Smoky Chipolte Linguine with Ancho Chili rubbed Scallops
My grocery store is okay but they tend to be limited in a few areas. Actually, our grocer does a pretty good job seeing we are located in Southeastern Ohio. There just isn't a lot of variety in some departments, especially the seafood department. When I go to larger metro areas I love to explore grocery stores. Probably is a sign of a true foodie, but, it's fun so what can I say?
While in the Columbus area last week for work I had the opportunity to check out a new market, Weiland's Gourmet Market. A little out of the way for me at the time but I'm glad I went. Their seafood department was top notch. I was extremely impressed with the variety and apparent quality. I picked up the scallops used in this dish and let me tell you they were easily one of the best batches of scallops I've cooked yet. Okay, I know I'm a really good cook ( ;)wink ) but I do need to give credit to the high quality of the scallops. Weiland's wine, meat and cheese departments were equally impressive.
Smoky Chipotle Linguine with Ancho Chili rubbed Scallops
Pasta 1/2 pound dry linguine pasta 1 c. reserved pasta water 1/2 c. heavy whipping cream 1 large chipotle pepper in adobe sauce 1/2 c. Parmesan cheese 1 tbsp olive oil 1 tbsp flat leafed Italian parsley
Dry Rub 1 tbsp ancho chili powder 1 tbsp brown sugar 1/2 tsp ground cumin 1 tsp Kosher salt 1/2 tsp freshly ground black pepper
8 scallops Lemon wedges
Cook pasta according to directions on package, shortening cook time by 2 minutes. Reserve 1 cup of pasta water.
Mince chipotle pepper.
In a saucepan, simmer add oil and chipotle. Cook for about 30 seconds. Add reserved pasta water, cream, and cheese. Simmer for about 5 minutes. Finish at the end with the parsley.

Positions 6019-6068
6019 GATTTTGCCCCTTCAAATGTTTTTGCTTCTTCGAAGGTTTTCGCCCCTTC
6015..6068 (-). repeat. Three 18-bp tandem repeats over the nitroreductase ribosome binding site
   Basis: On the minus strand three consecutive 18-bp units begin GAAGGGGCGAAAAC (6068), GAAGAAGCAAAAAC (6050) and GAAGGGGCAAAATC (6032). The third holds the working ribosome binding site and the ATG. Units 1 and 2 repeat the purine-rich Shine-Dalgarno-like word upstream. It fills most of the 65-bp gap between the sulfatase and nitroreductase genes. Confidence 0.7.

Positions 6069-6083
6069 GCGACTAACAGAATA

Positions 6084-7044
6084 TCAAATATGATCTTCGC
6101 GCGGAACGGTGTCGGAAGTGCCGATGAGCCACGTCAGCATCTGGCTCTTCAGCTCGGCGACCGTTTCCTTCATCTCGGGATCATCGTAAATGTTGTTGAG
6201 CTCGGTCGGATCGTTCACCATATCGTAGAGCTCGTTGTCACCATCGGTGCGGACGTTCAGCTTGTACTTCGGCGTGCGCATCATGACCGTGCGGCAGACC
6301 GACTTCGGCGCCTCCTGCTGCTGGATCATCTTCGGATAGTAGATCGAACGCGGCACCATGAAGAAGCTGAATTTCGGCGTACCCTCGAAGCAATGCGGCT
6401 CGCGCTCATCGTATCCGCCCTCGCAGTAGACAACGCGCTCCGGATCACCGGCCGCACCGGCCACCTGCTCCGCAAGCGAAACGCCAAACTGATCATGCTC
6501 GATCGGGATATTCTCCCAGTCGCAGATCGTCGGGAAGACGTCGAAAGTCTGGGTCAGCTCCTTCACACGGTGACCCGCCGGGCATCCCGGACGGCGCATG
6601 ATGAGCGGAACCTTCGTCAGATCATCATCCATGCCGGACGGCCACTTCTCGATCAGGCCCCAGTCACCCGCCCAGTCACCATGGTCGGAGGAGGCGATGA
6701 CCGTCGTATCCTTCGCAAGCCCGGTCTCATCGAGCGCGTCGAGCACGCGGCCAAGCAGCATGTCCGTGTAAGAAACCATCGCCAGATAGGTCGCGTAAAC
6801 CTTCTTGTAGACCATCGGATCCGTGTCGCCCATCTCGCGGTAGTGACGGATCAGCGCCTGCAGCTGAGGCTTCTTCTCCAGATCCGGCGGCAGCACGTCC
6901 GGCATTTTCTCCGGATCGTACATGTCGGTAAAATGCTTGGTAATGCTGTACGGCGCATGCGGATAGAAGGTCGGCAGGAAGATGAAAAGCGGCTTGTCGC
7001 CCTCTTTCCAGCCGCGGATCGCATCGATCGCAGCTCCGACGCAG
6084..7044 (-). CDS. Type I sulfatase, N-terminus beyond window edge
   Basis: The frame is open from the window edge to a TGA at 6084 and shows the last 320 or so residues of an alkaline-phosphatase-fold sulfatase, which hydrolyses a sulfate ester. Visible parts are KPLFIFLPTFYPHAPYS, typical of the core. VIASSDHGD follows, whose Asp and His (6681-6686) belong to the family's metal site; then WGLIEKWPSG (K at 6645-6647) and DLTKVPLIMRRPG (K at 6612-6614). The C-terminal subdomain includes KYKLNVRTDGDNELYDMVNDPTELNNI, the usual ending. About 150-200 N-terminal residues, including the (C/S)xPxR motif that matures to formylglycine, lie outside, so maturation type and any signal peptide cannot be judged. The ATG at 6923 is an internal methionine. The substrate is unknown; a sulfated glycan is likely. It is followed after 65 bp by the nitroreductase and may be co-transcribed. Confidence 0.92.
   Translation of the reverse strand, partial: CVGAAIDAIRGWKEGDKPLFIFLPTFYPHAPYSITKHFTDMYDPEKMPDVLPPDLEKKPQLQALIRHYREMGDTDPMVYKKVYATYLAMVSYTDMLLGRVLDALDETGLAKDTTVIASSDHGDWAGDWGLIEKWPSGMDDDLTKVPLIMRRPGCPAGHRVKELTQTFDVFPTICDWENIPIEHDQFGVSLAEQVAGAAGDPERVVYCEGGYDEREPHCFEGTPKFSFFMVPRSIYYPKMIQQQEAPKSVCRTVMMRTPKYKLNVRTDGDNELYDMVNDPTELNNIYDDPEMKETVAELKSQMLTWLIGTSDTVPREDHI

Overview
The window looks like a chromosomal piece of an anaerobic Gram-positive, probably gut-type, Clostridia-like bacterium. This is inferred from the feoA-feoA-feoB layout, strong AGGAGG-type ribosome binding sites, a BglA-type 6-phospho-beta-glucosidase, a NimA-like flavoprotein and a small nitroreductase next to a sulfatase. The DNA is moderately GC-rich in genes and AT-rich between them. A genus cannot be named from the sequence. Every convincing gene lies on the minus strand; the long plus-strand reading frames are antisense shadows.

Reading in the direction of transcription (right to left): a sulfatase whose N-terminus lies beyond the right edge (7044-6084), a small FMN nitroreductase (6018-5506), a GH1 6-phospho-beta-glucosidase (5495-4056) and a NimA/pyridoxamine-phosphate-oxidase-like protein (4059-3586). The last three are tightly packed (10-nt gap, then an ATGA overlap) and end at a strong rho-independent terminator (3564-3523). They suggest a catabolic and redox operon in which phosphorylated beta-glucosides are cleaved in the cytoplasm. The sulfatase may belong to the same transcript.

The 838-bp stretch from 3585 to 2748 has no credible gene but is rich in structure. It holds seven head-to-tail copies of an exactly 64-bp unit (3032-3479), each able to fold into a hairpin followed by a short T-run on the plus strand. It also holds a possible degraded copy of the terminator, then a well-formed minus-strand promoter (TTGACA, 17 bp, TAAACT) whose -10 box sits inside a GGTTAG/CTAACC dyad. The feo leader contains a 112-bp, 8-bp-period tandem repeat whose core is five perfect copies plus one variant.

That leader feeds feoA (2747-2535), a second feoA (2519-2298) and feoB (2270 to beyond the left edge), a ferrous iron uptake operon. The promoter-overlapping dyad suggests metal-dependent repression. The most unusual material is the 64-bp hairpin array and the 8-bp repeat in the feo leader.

Combine dry rub ingredients. Press both sides of each scallop in the dry rub. Place scallops on a medium high grill. Cook on each side for about 3 minutes.
Mix pasta with the sauce. Plate by placing pasta on dish with scallops on time. Serve with a lemon wedge.
Food is so intriguing. I’ve always loved to cook whether it’s casual and simple or complicated and elegant. After living in the Midwestern United States all my life I find myself jumping between All-American foods and foods from other cultures. There is definitely a sense of comfort with cooking and enjoying food that I’ve grown up with.
I have a voracious curiosity to learn about all cultures, especially the Middle East/Mediterranean, Indian, Chinese, Vietnamese, and Thai foods. I’ve learned that a simple curry dish or an Asian dumpling can transform your mood and be just as much of a comfort food as the foods you’ve known you’re whole life.
It is fascinating to me how each culture has such a diversity of ingredients, and when used with different combinations and cooking techniques you can easily transform the same few ingredients into a multitude of dishes. The unfamiliar, the diverse ingredients and techniques, can be intimidating to many people. I’ve created this blog to chronicle and share my explorations in the kitchen so that hopefully you will want to start experimenting in your kitchen.